“The biggest thing we continue to see is claimants not completing the work search,” she said.

“Because of the extremely high call volume associated with these two primary issues, we have had to add staff and two telephone lines to help manage the call level,” she said.

She also said there are technical problems.

“When data migrates, there are often little glitches that occur,” she said.

Over the last few weeks, Hudson said most of the problems that have come to the department’s attention have been solved.

For the most part, she said, the new system was performing as expected, and the department was pleased with the transition. She said staffers were able to isolate the flaws in the first week and correct them, and they are still solving smaller problems, which they hope to have addressed by the end of the week.

“We have made those with the most claims pending a priority,” she said.

The department has called and emailed the roughly 600 claimants who were filing without completing work search information, she said.

Since the new system went live, Hudson said, the labor department has helped 9,865 claimants register as of Dec. 22. They have helped claimants file 5,761 initial claims and 16,953 weekly certifications. They have processed and paid 11,571 weekly certifications and paid out more than $3.6 million in benefits.

Maine had a 3.5 percent unemployment rate in October. Maine’s labor force is about 705,000 workers with 25,000 unemployed, according to federal statistics. According to the Maine Department of Labor, Maine’s preliminary seasonally adjusted unemployment rate for November was down to 3.3 percent.

Julie Watson said what bothered her about the whole situation was that the problems with the unemployment claim system was a statewide issue, but claimants weren’t being told that. She said at the least, the state could have put a message on the answering machine about it.

“At first I thought it was just me,” she said. “Even though when they established their new system I went through all the hoops, managed to get in and file a claim. I knew I’d done all that right. But the next week, this is when it all started. So I knew I’d done everything right to get in their new system. Then it ruffled my feathers. They could have let us know. It would have been frustrating, but at least we would have known.”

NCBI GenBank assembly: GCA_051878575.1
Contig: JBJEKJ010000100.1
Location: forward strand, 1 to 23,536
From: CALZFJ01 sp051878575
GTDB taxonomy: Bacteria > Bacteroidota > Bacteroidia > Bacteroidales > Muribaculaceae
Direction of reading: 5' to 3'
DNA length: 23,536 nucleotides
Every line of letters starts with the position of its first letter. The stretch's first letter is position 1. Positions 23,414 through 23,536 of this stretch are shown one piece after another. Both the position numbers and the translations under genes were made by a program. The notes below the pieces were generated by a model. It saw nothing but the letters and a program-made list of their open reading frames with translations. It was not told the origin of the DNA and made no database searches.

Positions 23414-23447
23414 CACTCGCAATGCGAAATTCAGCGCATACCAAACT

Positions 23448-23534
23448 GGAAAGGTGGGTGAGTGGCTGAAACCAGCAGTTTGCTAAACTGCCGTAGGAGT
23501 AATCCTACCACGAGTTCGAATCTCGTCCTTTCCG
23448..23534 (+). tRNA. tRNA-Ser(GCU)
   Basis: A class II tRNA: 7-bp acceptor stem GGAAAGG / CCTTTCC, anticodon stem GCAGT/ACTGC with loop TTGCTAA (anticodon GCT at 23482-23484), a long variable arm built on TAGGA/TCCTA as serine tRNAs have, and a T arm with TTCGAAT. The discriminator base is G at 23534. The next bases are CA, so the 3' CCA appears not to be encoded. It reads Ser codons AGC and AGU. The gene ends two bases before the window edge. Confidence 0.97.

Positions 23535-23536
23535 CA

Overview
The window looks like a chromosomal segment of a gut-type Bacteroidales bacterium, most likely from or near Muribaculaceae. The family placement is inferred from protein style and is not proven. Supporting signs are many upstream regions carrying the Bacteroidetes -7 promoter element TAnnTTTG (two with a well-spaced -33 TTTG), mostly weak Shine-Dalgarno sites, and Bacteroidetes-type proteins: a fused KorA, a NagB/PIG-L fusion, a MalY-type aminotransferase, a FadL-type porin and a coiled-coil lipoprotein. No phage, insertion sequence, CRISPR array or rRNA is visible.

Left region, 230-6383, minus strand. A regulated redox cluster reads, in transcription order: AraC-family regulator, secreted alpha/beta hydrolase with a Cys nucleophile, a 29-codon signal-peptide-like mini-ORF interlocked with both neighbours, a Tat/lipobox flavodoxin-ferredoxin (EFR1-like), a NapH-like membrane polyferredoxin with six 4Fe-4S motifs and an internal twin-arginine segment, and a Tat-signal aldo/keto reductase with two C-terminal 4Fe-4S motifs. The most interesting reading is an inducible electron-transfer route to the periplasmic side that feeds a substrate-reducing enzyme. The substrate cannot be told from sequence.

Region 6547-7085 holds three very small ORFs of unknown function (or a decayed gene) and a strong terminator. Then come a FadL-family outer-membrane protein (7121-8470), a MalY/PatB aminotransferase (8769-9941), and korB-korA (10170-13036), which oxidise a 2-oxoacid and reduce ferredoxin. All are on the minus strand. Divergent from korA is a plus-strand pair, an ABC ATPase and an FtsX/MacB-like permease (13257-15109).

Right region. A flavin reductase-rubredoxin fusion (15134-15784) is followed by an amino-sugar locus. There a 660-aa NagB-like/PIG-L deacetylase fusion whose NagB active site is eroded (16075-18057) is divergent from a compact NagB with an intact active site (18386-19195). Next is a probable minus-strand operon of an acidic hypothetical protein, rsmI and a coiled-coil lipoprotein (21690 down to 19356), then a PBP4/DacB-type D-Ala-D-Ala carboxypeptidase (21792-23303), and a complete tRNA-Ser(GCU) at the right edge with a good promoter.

Dozens have commented on the labor department’s Facebook page, describing problems similar to Dobson’s and Watson’s.

One Facebook user on Wednesday wrote, “after calling 8x this morning and waiting for a total of over 30 minutes, i dont know what to do. Does anyone have any advice? Really saddening that this systems is so archaic.” That user immediately posted again, saying “disconnected each time by the system after being on hold for 5-10 minutes.”

Also on Wednesday, another user wrote, “I have not been able to file in 2 weeks due to an ‘error processing your request.’ Now because of your error I have to start the process over again with the fact finding call but that wont happen for an additional 2 weeks. What gives MDOL.”

The labor department responded: “Please call our support phone line 623-7965 and someone will log and submit a case on your behalf.”

On Thursday, the labor department announced that its claims filing system would be undergoing maintenance from 5:30 to 6 p.m. and the web and automated phone filing system would be unavailable.

Additional phone lines have been added to help reduce wait times: 623-6765 for claimants who need help creating an account or unlocking their account; 1-800-593-7660 from 8:00 a.m. to 12:30 p.m. week days for claimant questions. The new support line, 623-7965, is for those who have been unable to reach the department by any other means. Hudson said the department has helped more than 350 claimants resolve their problems since it was installed

However, the support line cannot provide answers to questions about unemployment benefits or claims processing.

Colin Ellis — 861-9253

[email protected]

Twitter: @colinoellis